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  1. “Scalpers” as you call them is an understatement. A big three dealer would rip you off for almost double asking price after the war. My father returning in 1947 bought a K-F Manhattan only because he could get it at ’sticker’ price. He kept it for a few years but do not remember him saying anything wonderful about that car.

    He always had bad judgment when it came to car buying and eventually even bought a Henry J. But will save that story for another time too.

    (The sticker price only came into being in 1958 with the Monroney Act.)

  2. A couple of minor points: first, George Washington had no children (only step-children, who did not carry the Washington name) so Mrs. Frazer must have been descended from a relative of the President’s. Second, the caption under the ad for the 1949 Virginian has both wheelbases identified as Kaiser, rather than one Kaiser and one Frazer.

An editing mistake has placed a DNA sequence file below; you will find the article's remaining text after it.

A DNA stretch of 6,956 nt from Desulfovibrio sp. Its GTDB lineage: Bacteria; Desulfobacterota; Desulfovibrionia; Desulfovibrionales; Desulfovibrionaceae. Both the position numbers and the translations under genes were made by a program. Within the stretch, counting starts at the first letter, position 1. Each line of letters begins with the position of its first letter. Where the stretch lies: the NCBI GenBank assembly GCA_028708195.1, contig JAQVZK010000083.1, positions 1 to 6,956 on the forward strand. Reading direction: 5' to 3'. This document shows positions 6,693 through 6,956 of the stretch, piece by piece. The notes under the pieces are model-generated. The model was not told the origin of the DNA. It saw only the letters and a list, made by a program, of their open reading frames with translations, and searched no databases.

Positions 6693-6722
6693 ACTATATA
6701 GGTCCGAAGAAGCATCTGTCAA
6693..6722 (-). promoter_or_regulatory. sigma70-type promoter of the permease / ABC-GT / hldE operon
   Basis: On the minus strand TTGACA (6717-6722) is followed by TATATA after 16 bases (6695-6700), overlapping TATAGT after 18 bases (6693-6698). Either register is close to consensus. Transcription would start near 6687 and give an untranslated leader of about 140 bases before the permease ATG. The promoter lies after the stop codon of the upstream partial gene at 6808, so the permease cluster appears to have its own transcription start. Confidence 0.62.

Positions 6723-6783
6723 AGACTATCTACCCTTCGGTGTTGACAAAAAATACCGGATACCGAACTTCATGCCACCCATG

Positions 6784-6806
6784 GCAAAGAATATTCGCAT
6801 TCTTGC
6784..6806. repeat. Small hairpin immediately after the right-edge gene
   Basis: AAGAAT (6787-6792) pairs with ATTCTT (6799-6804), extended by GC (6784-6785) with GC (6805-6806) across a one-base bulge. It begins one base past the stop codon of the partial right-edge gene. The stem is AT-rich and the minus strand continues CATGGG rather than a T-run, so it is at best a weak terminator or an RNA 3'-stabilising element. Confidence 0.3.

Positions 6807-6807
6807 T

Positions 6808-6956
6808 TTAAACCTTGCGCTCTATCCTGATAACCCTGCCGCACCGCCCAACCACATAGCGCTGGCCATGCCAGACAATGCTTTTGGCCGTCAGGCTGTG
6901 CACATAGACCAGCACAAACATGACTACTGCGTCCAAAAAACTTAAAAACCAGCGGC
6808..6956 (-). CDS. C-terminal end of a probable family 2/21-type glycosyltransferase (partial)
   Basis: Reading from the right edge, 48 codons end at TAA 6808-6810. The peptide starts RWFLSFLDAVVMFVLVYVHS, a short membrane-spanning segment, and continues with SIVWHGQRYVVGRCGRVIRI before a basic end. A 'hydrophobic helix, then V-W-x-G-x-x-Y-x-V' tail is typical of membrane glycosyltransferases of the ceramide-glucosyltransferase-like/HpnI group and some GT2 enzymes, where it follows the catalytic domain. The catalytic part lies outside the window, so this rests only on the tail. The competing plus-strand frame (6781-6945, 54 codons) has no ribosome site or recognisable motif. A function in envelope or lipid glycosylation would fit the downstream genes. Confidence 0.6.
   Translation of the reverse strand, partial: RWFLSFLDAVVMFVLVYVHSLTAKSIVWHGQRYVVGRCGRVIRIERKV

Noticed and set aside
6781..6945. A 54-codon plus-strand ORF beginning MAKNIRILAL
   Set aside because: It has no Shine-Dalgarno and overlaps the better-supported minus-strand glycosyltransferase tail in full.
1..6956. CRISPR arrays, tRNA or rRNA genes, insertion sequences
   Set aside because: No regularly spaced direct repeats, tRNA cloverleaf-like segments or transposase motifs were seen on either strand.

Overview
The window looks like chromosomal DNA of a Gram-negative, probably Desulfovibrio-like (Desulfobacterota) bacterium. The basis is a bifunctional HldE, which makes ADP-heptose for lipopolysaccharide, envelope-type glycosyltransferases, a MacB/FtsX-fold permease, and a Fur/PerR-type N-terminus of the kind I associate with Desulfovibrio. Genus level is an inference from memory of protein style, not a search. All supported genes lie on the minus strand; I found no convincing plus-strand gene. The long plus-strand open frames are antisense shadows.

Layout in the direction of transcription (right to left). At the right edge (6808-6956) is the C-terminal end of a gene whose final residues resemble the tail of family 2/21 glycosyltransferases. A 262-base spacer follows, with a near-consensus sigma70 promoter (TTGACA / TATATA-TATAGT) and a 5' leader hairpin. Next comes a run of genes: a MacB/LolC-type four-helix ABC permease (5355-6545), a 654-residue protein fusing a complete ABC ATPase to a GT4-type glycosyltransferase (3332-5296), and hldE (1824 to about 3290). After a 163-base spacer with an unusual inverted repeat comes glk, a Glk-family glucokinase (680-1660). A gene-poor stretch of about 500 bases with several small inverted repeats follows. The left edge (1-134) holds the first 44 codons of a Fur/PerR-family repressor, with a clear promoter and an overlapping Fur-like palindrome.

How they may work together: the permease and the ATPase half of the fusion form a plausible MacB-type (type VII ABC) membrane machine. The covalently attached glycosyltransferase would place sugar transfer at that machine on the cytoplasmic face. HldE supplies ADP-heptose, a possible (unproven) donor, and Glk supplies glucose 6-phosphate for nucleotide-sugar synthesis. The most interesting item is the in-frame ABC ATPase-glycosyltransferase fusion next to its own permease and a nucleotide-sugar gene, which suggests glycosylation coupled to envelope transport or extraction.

1. Thanks for catching that glitch, and for the clarification. Joe Frazer’s mother was part of the same family as George Washington, but obviously not a lineal descendant; I’m a little hazy on the precise genealogy, but I think she was descended from one of Washington’s brothers.

  3. The first car of my family’s that I have clear memories of was a ’49 Frazer. (I have dim memories of a Crosley station wagon.) My father had gotten it used in 1950. Knowing him, he would have bought a car on thoroughly hard-nosed, pragmatic criteria, but I don’t know how that led to this particular car. In 1956 he got tired of chasing wrecking yard parts and got a ’53 Pontiac. I would assume that when he bought the Frazer, he gave the marque too much credit for long-term viability.

  4. You obviously havent seen one in person they are amazing cars and pioneered many things like the drop out power train where you could drop the motor and Trans by a couple of bolts on the bottom and drip them out. And they are great cars and they had the first car to get 30 miles per gallon, and the kaiser Darrin was the first all fiberglass car beating the corvette by a month.

  5. Interested to know more about Jean-Albert Gregoire’s involvement with Kaiser-Frazer though have little information to go on aside from Kaiser-Frazer investigating FWD and considering to build under license either the AFG (that later evolved into the Panhard Dyna X) or a version of the Hotchkiss-Gregoire as a 1946 Kaiser.